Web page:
Thomas Jefferson Papers

To Thomas Jefferson from John Strode, 26 February 1801

From John Strode

Culpeper 26 febry. 1801

Worthy Sir

Imprest with respectfull Awe and the most profound esteem, I presume to approach your hand; not that I conceive your friendship for an individual however small or remote, in any degree lessen’d; but because the business of your elevated Station, will continually require your attention to matters of transcendantly more importance; I beg leave to introduce to you my friend & Neighbour Robert B Voss esquire, with whom if I remember right, you said you Once had a small acquaintance in Europe; He understands there is some public Serv[ice] by commissioners to be perform’d to the southwd. in delineating the boundarys of some Indian Tribe or Nation; the pecuniary reward attach’d to that Service can be no object with a Man of Mr. Vosses Estate practice & abillitys, but that [he] has a strong desire to see that country, perhaps there are but few, if any better qualified on acct. of Mathematical and Legal knowledge, and in point of general p[erspi]casity, industry and perseverance, He is not I believe, […] to any. In my humble situation, I have small […]sions to recommend, but were I ever so worthy of At[…] One Syllable should not on that head escape me; did I not concieve, I was serving my country through the Man prop[osed] to its Service.

For some time an awful and portentous silence pervaded this country; the solemn and determined countenance of each individual bespoke the labouring Movements of His Mind; but at last, and we humbly thank God for it, the late election in Congress concluded to General satisfaction—the gloom is dispersed—and transports of Joy appear in every countenance, and that without one single disenting Voice. Gracious Heaven preserve you long very long, [in]deed preserve your precious Life, for sake of your family, your friend, and your country. So pray, many, & many a Thousand this day, but none more fervently, than, Sir, Your most Obdt hble servt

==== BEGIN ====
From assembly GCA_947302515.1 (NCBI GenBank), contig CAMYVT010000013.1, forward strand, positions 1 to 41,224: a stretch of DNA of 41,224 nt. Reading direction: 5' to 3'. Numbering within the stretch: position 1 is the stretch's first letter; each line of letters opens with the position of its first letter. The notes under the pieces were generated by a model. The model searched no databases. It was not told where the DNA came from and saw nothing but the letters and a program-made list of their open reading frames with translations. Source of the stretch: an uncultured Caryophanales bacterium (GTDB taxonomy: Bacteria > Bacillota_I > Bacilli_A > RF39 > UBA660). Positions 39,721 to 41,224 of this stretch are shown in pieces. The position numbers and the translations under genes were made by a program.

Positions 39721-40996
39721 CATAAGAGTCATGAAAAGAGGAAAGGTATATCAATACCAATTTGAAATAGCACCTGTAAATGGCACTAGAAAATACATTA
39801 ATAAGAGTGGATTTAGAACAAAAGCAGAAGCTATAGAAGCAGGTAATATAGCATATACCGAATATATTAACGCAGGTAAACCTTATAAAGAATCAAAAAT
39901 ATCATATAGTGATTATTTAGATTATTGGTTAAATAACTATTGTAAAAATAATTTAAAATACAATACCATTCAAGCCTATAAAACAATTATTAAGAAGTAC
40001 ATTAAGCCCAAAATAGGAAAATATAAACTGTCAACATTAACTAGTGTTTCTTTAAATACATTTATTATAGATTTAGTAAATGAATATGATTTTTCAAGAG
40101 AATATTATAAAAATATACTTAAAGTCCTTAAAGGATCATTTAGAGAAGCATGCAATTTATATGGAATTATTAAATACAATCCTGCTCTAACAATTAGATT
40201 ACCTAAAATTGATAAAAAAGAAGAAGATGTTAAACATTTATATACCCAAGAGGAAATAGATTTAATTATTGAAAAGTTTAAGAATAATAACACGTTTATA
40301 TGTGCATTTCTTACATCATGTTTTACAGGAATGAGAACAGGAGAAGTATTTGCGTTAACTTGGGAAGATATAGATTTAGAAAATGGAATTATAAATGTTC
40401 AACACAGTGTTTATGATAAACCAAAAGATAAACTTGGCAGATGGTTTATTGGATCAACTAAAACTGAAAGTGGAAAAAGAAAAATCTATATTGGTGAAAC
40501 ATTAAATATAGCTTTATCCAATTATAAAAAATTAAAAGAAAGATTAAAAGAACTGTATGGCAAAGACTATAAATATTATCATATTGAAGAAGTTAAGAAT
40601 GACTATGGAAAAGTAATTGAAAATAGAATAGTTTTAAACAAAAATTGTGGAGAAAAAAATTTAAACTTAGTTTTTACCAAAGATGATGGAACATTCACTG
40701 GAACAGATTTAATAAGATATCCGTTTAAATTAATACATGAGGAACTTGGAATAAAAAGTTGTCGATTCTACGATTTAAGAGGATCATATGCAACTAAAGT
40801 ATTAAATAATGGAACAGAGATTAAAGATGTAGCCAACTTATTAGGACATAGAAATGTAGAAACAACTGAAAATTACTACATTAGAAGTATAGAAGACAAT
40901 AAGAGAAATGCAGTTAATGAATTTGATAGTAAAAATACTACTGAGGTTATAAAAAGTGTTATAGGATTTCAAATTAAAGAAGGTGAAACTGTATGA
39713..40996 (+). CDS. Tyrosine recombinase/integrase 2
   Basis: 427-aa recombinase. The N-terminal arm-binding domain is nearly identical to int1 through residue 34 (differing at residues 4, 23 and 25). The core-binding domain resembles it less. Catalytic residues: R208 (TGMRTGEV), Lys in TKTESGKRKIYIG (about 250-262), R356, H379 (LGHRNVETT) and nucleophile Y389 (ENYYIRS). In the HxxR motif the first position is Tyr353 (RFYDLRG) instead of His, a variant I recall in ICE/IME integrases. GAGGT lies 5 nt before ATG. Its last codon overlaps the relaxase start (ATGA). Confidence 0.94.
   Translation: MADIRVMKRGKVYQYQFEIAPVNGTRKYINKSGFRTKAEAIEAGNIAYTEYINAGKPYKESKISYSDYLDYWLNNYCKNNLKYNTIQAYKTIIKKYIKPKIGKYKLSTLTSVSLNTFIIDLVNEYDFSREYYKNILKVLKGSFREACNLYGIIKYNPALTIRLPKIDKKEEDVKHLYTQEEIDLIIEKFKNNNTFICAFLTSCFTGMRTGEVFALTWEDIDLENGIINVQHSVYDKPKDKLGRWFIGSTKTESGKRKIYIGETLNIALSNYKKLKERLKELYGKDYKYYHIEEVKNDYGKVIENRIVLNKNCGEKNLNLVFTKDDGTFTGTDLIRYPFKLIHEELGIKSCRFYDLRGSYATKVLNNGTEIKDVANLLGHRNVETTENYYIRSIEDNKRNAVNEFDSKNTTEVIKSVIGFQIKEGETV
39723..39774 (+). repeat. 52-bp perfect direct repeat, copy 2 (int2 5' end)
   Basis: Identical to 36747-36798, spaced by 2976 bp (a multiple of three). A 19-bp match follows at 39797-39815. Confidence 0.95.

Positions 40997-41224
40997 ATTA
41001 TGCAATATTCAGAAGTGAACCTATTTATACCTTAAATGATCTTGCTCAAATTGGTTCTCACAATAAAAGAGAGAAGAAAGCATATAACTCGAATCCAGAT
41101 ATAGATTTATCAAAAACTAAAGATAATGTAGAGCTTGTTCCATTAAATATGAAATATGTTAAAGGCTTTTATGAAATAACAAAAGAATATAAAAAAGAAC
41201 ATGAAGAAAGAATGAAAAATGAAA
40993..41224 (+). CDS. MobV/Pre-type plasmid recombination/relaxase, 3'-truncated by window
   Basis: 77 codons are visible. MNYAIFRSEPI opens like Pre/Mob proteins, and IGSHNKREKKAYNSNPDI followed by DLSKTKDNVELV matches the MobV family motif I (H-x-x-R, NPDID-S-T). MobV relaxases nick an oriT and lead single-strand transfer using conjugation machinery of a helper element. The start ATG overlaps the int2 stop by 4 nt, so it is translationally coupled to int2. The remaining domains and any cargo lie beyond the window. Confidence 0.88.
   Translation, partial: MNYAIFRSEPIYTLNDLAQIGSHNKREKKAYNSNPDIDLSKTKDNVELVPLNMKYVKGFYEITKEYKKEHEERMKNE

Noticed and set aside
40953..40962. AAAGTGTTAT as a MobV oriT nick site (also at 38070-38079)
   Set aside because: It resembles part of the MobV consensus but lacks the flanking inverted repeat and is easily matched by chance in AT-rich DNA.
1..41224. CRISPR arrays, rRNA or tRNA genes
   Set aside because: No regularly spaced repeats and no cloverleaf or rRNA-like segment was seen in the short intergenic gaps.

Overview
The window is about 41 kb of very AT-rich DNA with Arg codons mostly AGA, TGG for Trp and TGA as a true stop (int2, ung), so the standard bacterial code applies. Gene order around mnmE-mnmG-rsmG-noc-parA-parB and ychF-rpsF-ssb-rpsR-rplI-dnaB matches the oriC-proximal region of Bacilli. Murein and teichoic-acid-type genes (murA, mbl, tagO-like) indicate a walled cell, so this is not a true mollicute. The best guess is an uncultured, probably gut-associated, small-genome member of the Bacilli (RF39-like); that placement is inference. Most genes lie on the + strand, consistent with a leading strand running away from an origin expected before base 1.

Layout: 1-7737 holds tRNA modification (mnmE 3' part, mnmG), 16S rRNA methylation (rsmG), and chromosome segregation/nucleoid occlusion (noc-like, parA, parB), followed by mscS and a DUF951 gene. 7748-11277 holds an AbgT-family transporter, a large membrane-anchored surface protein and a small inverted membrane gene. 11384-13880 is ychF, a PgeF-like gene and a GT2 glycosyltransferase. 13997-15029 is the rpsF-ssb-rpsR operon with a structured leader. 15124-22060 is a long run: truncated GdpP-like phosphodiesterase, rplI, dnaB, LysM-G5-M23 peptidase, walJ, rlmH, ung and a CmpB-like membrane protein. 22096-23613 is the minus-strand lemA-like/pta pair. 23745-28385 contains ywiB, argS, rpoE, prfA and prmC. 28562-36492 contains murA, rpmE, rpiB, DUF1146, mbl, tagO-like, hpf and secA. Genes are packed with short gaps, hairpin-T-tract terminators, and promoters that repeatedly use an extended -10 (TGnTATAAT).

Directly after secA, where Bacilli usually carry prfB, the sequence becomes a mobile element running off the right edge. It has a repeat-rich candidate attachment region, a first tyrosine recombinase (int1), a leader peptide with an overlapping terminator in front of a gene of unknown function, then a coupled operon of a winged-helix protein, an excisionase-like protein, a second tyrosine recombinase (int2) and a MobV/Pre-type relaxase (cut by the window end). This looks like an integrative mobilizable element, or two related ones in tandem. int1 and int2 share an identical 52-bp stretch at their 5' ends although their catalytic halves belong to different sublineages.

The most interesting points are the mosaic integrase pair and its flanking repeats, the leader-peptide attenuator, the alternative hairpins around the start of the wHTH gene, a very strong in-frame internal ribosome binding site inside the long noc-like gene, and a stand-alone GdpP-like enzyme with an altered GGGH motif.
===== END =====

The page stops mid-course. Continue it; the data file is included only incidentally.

John Strode

RC (DLC); frayed at edge; at foot of text: “[Th]omas Jefferson Esqr. [Pre]sident of the United States”; endorsed by TJ as received 11 Mch. and so recorded in SJL, where TJ noted that he received it and James Monroe’s letter of 5 Mch. from Voss.

TJ had encountered a Virginian named voss in Europe in the mid-1780s, when Voss, perhaps for reasons of trade, traveled to Paris, Amsterdam, and London, where he also called on John Adams. Robert B. Voss lived on a Culpeper County estate called Mountain Prospect. The only correspondence between him and TJ would appear to have been an undated letter from Voss that is recorded in SJL as received from Culpeper on 26 May 1808 in support of Mordecai Barbour for the Richmond postmastership (Raleigh Travers Green, comp., Genealogical and Historical Notes on Culpeper County, Virginia. Embracing a Revised and Enlarged Edition of Dr. Philip Slaughter’s History of St. Mark’s Parish [Culpeper, Va., 1900], pt. 2:55–6; Mordecai Barbour to Madison, 12 Oct. 1808, in DNA: RG 59, LAR; Vol. 9:183–4, 364n; Vol. 10:256, 302, 305).

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